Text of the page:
Indian Art is American Art

A recent piece in the New York Times described a large collection of “modern” and American Indian art being donated to the Metropolitan Museum of Art in New York City. The headline is telling: “Native American Treasures Head to the Met, This Time as American Art.”

Alvin Josephy talking in my ear again: “Indians don’t have biography or history; they have anthropology and archeology.” To that we can add “art.”

Peter Rindisbacher Circa 1822

Alvin scoured the country for art by and related to Indians, finding, for the first Indian book he edited, The American Heritage Book of Indians, the earliest European depictions of Native Americans. He wrote a book about Peter Rindisbacher, the European artist who introduced the world to Plains Indians in the early 1800s with drawings and paintings that were taken back to Europe by Hudson’s Bay people, engraved and sold across the continent. In 500 Nations, Josephy easily mixed the art of John White, Read The Article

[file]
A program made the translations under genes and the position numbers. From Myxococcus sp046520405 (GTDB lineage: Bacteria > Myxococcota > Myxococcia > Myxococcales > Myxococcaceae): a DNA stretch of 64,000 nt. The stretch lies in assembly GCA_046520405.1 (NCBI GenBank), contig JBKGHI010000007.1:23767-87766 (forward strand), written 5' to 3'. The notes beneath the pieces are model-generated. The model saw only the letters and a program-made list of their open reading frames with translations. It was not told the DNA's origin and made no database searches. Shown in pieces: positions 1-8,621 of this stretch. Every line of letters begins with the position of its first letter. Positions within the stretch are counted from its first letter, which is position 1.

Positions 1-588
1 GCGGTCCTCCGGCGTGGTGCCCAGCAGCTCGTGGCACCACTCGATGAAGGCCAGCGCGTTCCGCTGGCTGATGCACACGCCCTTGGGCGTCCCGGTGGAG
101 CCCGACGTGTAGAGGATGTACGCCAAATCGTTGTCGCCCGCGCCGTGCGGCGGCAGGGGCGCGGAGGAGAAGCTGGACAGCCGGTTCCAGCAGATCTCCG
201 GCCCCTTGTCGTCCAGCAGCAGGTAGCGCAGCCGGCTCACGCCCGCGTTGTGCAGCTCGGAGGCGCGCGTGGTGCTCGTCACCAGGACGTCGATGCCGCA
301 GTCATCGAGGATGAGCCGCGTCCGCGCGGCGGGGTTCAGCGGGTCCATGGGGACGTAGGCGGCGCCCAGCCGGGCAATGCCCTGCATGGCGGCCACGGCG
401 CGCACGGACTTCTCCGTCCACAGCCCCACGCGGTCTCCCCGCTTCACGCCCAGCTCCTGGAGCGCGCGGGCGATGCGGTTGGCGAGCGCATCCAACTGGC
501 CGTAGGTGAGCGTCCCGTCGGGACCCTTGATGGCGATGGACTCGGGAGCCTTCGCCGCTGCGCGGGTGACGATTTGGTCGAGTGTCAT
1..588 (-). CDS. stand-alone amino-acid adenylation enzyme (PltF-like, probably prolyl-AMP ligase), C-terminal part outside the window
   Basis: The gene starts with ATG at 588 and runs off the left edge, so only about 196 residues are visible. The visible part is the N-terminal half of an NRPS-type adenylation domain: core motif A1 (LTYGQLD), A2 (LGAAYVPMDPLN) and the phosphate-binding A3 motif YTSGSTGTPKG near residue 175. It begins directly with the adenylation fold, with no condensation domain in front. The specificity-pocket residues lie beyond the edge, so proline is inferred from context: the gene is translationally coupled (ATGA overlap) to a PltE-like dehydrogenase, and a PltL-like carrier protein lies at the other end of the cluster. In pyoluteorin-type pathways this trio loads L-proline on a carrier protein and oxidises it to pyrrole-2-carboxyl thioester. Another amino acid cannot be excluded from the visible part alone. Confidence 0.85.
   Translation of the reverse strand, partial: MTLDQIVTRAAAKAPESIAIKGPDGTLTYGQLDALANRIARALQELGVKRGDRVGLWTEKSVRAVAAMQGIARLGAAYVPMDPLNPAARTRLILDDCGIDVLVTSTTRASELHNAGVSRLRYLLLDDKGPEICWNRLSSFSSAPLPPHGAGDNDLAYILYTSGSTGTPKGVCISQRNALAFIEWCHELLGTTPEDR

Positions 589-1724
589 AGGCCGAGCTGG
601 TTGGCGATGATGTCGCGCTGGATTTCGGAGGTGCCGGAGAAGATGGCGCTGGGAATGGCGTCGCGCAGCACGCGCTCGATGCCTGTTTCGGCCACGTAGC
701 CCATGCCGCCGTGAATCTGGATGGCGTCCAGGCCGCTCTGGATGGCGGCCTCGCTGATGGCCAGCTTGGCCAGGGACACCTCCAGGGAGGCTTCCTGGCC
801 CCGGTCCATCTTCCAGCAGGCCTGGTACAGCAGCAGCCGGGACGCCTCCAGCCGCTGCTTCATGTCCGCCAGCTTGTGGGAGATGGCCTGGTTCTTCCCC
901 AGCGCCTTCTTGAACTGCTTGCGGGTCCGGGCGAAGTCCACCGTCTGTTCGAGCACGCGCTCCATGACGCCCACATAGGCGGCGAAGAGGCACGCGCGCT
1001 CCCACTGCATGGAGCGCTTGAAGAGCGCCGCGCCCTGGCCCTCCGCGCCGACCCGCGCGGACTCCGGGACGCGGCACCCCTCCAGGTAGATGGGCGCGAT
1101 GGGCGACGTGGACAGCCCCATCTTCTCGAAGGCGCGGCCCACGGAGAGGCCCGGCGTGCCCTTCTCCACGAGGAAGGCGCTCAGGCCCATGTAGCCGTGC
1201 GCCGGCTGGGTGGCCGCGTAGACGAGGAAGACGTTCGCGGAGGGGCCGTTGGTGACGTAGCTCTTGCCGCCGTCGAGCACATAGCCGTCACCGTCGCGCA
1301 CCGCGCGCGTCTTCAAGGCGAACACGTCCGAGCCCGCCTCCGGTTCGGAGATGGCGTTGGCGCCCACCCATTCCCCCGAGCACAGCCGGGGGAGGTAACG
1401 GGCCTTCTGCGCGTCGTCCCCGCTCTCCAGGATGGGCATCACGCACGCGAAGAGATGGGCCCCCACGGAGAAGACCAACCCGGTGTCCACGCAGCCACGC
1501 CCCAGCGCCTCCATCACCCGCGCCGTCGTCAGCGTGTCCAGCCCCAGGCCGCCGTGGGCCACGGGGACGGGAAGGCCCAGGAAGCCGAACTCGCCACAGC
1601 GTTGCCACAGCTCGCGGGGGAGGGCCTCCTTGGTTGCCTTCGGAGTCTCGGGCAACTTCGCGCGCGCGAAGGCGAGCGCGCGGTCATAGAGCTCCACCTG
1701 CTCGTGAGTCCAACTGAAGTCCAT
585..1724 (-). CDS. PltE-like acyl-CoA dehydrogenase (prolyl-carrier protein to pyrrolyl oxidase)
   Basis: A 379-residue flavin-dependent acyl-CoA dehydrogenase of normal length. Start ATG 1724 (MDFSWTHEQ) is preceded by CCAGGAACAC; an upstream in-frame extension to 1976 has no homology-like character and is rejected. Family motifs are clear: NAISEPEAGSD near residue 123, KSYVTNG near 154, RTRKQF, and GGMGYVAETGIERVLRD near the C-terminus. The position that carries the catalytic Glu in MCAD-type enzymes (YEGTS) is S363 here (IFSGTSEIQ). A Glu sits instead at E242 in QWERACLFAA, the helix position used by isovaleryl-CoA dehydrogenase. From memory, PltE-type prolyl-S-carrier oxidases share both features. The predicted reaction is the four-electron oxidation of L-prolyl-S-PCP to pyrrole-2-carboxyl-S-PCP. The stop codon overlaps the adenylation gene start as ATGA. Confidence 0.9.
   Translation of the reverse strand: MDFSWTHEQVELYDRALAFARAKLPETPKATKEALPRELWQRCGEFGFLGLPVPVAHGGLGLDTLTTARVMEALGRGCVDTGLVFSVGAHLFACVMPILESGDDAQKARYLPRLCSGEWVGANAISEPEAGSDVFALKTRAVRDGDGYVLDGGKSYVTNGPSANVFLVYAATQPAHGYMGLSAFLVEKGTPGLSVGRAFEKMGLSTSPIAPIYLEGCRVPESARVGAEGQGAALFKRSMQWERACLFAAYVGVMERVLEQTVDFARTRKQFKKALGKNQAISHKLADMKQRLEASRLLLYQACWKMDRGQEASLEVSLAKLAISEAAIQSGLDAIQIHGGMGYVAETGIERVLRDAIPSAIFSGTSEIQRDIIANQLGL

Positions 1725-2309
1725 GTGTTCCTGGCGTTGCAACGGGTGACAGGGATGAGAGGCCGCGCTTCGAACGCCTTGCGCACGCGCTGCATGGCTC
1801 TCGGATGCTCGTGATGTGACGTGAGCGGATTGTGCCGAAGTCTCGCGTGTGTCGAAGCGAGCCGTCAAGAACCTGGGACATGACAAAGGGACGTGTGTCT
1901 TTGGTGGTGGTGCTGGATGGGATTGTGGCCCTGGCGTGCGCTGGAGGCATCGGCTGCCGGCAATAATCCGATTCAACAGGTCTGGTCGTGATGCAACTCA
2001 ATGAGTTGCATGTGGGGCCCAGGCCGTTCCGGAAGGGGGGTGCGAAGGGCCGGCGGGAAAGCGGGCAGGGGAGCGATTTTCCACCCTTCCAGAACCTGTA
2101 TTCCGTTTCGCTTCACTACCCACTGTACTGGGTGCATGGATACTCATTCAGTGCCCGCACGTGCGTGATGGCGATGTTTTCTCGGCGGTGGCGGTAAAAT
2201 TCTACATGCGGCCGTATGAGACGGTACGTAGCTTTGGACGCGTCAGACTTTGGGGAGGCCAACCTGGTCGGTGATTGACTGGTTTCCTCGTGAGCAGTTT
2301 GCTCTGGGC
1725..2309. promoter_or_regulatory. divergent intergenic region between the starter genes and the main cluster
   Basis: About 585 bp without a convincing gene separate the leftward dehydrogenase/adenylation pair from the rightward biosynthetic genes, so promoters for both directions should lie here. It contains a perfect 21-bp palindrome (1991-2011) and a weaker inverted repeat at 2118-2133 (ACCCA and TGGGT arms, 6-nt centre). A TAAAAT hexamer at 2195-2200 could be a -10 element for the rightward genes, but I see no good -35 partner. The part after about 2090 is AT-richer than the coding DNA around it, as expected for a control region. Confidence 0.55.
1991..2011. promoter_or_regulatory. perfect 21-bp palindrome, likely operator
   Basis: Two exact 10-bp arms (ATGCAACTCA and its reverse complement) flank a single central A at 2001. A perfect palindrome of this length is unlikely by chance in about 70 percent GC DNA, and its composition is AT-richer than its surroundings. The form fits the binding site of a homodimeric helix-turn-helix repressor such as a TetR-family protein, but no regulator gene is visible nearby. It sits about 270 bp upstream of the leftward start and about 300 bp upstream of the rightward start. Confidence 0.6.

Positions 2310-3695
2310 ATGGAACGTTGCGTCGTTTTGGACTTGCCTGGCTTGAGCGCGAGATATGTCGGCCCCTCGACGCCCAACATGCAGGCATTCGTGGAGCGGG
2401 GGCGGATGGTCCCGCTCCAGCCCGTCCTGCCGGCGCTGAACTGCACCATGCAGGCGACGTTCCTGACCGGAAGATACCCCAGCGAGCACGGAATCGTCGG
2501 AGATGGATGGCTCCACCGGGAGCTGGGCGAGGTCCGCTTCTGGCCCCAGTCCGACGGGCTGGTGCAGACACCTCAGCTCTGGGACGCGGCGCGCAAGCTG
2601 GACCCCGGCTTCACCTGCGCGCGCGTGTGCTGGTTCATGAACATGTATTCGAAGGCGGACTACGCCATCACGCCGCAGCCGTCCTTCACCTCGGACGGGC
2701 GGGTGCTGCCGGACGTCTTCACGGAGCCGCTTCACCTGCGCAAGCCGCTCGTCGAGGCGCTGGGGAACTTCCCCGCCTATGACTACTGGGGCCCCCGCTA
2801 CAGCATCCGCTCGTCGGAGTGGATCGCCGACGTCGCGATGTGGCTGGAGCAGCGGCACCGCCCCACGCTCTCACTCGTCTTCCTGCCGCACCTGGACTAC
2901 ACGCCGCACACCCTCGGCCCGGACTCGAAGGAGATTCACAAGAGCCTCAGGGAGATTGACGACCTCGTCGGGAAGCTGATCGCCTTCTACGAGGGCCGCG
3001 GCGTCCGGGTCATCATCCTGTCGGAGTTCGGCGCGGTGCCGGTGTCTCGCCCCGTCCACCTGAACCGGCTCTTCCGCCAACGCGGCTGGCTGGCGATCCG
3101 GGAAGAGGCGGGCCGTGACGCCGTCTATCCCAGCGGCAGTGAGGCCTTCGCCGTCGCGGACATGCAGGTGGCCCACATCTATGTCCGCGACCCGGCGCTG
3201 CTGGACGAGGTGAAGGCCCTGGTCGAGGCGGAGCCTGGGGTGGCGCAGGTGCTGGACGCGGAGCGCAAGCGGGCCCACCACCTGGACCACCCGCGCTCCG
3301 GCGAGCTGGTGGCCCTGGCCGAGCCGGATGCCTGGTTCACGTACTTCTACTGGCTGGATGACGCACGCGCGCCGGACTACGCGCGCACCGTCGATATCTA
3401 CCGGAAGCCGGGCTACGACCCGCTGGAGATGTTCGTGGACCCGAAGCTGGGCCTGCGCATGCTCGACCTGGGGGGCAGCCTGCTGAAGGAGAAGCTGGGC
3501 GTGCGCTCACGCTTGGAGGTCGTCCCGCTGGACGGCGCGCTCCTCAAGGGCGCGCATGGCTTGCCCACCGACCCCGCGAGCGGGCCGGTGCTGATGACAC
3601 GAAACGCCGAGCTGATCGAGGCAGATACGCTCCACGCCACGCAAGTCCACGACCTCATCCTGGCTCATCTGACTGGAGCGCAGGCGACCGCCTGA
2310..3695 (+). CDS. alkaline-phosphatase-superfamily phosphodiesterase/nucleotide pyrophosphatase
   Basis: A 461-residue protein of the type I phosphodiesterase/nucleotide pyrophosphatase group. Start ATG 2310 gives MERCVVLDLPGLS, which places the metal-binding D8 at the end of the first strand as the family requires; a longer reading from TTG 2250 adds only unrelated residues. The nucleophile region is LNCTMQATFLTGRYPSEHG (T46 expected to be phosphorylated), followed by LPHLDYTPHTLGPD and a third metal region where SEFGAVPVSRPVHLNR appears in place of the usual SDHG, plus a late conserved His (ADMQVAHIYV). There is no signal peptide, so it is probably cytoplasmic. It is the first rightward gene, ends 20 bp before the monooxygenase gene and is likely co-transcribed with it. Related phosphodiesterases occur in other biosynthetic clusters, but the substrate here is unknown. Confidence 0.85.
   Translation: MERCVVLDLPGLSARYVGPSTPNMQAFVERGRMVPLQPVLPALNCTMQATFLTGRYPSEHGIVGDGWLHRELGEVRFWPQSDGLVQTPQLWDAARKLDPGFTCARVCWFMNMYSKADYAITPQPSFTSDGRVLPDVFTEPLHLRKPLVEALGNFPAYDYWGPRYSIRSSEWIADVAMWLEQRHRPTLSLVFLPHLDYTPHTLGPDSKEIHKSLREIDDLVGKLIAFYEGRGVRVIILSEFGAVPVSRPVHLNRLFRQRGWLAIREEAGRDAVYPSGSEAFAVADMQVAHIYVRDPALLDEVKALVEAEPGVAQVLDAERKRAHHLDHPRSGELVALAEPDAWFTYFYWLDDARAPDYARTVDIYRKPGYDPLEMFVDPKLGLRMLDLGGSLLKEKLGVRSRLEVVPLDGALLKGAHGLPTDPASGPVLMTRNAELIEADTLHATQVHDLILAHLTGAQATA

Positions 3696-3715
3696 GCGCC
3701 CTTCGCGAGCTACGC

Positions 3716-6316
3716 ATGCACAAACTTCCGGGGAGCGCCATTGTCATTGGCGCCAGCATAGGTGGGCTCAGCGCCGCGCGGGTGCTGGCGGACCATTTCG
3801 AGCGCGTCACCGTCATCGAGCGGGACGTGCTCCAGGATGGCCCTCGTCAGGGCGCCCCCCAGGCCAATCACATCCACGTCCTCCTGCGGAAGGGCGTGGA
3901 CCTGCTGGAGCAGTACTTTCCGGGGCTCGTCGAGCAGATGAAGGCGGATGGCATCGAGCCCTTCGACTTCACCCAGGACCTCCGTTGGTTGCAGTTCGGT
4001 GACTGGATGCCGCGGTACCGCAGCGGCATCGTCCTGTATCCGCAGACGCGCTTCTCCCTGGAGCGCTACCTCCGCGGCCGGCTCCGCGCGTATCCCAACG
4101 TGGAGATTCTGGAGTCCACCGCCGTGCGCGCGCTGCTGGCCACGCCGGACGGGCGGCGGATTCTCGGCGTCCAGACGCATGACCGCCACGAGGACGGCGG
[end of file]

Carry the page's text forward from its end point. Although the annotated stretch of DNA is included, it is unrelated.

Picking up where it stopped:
Fear of Indians


I keep trying to write about “assimilation,” because I know that Alvin considered it—the ways in which the white power structure has “zigzagged,” as he put it, with policies and actions aimed at “making Indians stop being Indians and turn themselves into Whites”—crucial to understanding the history of America. But I keep finding gems of understanding that seem to precede the concepts of assimilation, and extermination for that matter.

And this week it is fear, and not physical fear of Indians, though I am sure that those scrawny Dutchmen and Englishmen who came ashore on the Atlantic  Coast  in the early 1600s had some of that kind of fear and trepidation, but a deeper kind of fear. Alvin described it in a speech on “Fisheries and Native American Rights” given at the University of Michigan in April of 1979, and later published in The Indian Historian, Vol. 12, No. 2,
Read The Article